Uma D, Durkee C, Herzner G, Weiss M (2013) Double deception: ant-micking spiders elude both visually- and chemically-oriented predators. PLoS ONE 8 (11): e79660.
Herzner G, Schlecht A, Dollhofer V, Parzefall C, Harrar K, Kreuzer A, Pilsl L, Ruther J (2013) Larvae of the parasitoid wasp Ampulex compressa sanitize their host, the American cockroach, with a blend of antimicrobials. Proceedings of the National Academy of Sciences of the USA 110 (4): 1369-1374.
Kaltenpoth M, Yildirim E, Gürbüz M, Herzner G, Strohm E (2012) Refining the roots of the beewolf-Streptomyces symbiosis: Antennal symbionts in the rare genus Philanthinus (Hymenoptera, Crabronidae). Applied and Environmental Microbiology 78 (3): 822-827.
Herzner G, Engl T, Strohm E (2011). The cryptic combat against competing microbes is a costly component of parental care in a digger wasp. Animal Behaviour 82: 321-328.
Herzner G, Ruther J, Goller S, Schulz S, Goettler W, Strohm E (2011) Structure, chemical composition and putative function of the postpharyngeal gland of the Emerald cockroach wasp, Ampulex compressa (Hymenoptera, Ampulicidae). Zoology 114: 36-45.
Strohm E, Kaltenpoth M, Herzner G (2010) Is the postpharyngeal gland of a solitary digger wasp homologous to ants? Evidence from chemistry and physiology. Insectes Sociaux 57:285-291.
Herzner G, Strohm E (2008). Food wrapping by females of the European beewolf Philanthus triangulum retards water loss of larval provisions. Physiological Entomology 33: 101-109.
Strohm E, Herzner G, Kaltenpoth M, Boland W, Schreier P, Geiselhardt S, Peschke K, Schmitt T (2008). The chemistry of the postpharyngeal gland of female European beewolves (Hymenoptera: Crabronidae). Journal of Chemical Ecology 34: 575-583.
Oettler J, Schmitt T, Herzner G, Heinze J (2008). Chemical profiles of mated and virgin queens, egg-laying intermorphs and workers of the ant Crematogaster smithi. Journal of Insect Physiology 54: 672-679.
Strohm E, Kroiss J, Herzner G, Laurien-Kehnen C, Boland W, Schreier P, Schmitt T (2008). A cuckoo in wolves' clothing? Chemical mimicry in a specialized cuckoo wasp of the European beewolf (Hymenoptera, Chrysididae and Crabronidae). Frontiers in Zoology 5:2.
Herzner G, Goettler W, Kroiss J, Purea A, Webb A, Jakob PM., Rössler W, Strohm E (2007). Males of a solitary wasp possess a postpharyngeal gland. Arthropod Structure & Development 36: 123-133.
Strohm E, Herzner G, Goettler W (2007). A "social" gland in a solitary wasp? The postpharyngeal gland of female European beewolves (Hymenoptera, Crabronidae). Arthropod Structure & Development 36: 113-122.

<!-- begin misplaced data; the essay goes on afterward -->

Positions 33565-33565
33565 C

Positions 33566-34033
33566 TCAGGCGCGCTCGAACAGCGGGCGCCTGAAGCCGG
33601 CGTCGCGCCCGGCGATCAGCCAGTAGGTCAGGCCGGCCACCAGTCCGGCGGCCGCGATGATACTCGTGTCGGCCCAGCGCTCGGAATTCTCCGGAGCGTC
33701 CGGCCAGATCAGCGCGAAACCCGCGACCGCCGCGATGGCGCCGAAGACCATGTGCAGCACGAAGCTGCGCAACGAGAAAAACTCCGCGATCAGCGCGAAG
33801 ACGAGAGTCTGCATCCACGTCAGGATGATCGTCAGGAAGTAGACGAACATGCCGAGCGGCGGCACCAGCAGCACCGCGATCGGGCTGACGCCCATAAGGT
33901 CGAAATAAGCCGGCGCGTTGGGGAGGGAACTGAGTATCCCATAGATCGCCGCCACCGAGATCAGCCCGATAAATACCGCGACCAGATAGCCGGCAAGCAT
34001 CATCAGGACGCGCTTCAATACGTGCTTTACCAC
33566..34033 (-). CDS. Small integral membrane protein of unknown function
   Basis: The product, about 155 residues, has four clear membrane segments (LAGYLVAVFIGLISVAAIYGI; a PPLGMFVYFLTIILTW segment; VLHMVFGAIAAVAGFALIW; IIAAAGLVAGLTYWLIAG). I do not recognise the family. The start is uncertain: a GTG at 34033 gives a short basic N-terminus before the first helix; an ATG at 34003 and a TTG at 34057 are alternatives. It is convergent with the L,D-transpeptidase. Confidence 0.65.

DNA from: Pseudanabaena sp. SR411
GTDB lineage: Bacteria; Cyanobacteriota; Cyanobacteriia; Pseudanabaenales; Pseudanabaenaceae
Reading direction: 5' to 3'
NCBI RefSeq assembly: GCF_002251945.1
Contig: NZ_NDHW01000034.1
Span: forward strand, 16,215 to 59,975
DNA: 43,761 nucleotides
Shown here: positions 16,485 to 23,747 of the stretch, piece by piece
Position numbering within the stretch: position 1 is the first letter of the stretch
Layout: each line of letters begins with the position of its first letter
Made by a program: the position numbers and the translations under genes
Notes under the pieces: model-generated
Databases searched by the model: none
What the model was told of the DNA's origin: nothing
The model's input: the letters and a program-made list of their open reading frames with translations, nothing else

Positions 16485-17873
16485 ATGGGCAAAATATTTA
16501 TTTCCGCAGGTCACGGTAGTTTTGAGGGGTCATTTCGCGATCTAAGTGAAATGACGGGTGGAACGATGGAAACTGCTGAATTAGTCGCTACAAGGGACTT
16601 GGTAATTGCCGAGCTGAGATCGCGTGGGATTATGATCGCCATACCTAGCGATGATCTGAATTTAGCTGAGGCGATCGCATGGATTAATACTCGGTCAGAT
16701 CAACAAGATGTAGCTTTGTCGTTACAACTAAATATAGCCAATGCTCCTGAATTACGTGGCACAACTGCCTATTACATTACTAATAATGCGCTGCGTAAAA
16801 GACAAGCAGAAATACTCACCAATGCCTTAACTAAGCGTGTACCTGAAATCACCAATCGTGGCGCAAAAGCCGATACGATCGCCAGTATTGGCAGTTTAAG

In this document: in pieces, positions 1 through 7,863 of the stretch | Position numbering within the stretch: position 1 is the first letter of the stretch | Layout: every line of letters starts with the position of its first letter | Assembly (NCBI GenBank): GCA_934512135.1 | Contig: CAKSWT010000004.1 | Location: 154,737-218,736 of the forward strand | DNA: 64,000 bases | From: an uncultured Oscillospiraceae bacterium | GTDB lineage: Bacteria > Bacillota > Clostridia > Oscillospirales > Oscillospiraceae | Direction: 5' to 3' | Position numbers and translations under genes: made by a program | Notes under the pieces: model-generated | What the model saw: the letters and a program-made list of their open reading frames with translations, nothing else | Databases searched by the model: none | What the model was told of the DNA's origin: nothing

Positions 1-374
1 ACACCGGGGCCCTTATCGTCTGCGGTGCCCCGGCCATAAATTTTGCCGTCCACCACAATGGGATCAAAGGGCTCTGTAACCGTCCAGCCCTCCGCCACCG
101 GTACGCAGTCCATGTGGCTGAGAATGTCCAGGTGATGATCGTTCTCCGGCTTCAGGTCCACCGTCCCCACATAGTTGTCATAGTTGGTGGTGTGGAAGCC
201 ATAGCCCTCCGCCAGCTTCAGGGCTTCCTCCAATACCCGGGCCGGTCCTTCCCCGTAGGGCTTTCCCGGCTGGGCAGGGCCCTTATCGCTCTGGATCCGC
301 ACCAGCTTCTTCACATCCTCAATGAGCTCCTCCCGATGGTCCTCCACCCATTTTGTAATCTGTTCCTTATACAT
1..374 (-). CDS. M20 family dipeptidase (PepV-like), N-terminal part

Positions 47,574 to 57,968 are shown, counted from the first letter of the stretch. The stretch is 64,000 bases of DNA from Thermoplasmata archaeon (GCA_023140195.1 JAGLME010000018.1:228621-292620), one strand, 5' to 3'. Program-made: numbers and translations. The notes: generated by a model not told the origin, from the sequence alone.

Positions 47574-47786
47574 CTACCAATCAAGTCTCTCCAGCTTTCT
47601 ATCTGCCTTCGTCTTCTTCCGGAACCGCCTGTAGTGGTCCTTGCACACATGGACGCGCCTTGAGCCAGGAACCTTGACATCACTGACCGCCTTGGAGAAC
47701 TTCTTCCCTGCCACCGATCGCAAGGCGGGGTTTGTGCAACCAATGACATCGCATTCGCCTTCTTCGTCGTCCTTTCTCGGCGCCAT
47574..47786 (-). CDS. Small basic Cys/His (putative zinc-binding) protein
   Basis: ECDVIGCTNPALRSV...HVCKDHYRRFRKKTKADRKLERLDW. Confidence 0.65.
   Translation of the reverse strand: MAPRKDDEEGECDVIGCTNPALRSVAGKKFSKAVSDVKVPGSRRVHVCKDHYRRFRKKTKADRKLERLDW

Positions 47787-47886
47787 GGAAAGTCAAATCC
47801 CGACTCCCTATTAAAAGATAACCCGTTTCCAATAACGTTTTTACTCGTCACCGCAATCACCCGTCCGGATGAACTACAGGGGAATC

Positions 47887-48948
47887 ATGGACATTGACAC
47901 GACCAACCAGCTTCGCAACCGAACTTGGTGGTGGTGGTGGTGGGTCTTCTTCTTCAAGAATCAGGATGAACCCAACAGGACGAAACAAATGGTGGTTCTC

Schmitt T, Herzner G, Weckerle B, Schreier P, Strohm E (2007). Volatiles of foraging honeybees Apis mellifera L. (Hymenoptera: Apidae) and their potential role as semiochemicals. Apidologie 38 (2): 164-170.
Herzner G, Schmitt T, Peschke K, Hilpert A, Strohm E (2007). Food wrapping with the post pharyngeal gland secretion by females of the european beewolf Philanthus triangulum. Journal of Chemical Ecology 33 (4): 849-859.
Herzner G, Strohm E (2007). Fighting fungi with physics: food wrapping by a solitary wasp prevents water condensation. Current Biology 17: R46-R47.
Goettler W, Kaltenpoth M, Herzner G, Strohm E (2007). Morphology and ultrastructure of a bacteria cultivation organ: The antennal glands of female European beewolves, Philanthus triangulum (Hymenoptera, Crabronidae). Arthropod Structure & Development 36: 1-9.
Kroiss J, Schmitt T, Schreier P, Strohm E, Herzner G (2006). A selfish function of a social gland? A postpharyngeal gland functions as sex pheromone reservoir in males of a solitary wasp. Journal of Chemical Ecology 32: 2763-2776.
Herzner G, Schmitt T, Heckel F, Schreier P, Strohm E (2006). Brothers smell similar: Variation in the sex pheromone of male European Beewolves and its implications for inbreeding avoidance. Biological Journal of the Linnean Society 89: 433-442.
Kaltenpoth M, Göttler W, Dale C, Stubblefield JW, Herzner G, Roeser-Mueller K, Strohm E (2006). 'Candidatus Streptomyces philanthi', an endosymbiotic streptomycete in the antennae of Philanthus digger wasps. International Journal of Systematic and Evolutionary Microbiology 56 (6): 1403-1411.
Herzner G, Schmitt T, Linsenmair KE, Strohm E (2005). Prey recognition by females of the European beewolf and its potential for a sensory trap. Animal Behaviour 70: 1411-1418.
Kaltenpoth M, Göttler W, Herzner G, Strohm E (2005). Symbiotic bacteria protect wasp larvae from fungal infestation. Current Biology 15: 475-479.
Herzner G, Schmitt T, Linsenmair KE, Strohm E (2003). Flagellar sensilla in male and female European beewolves, Philanthus triangulum F. (Hymenoptera : Sphecidae). Entomologica Fennica 14: 237-247.
Schmitt T, Strohm E, Herzner G, Bicchi C, Krammer G, Heckel F, Schreier P (2003). (S)-2,3-dihydrofarnesoic acid, a new component in cephalic glands of male European beewolves Philanthus triangulum. Journal of Chemical Ecology 29: 2469-2479.
Shahabuddin G, Herzner G, Aponte C, Gomez MD (2000). Persistence of a frugivorous butterfly species in Venezuelan forest fragments: the role of movement and habitat quality. Biodiversity and Conservation 9: 1623-1641.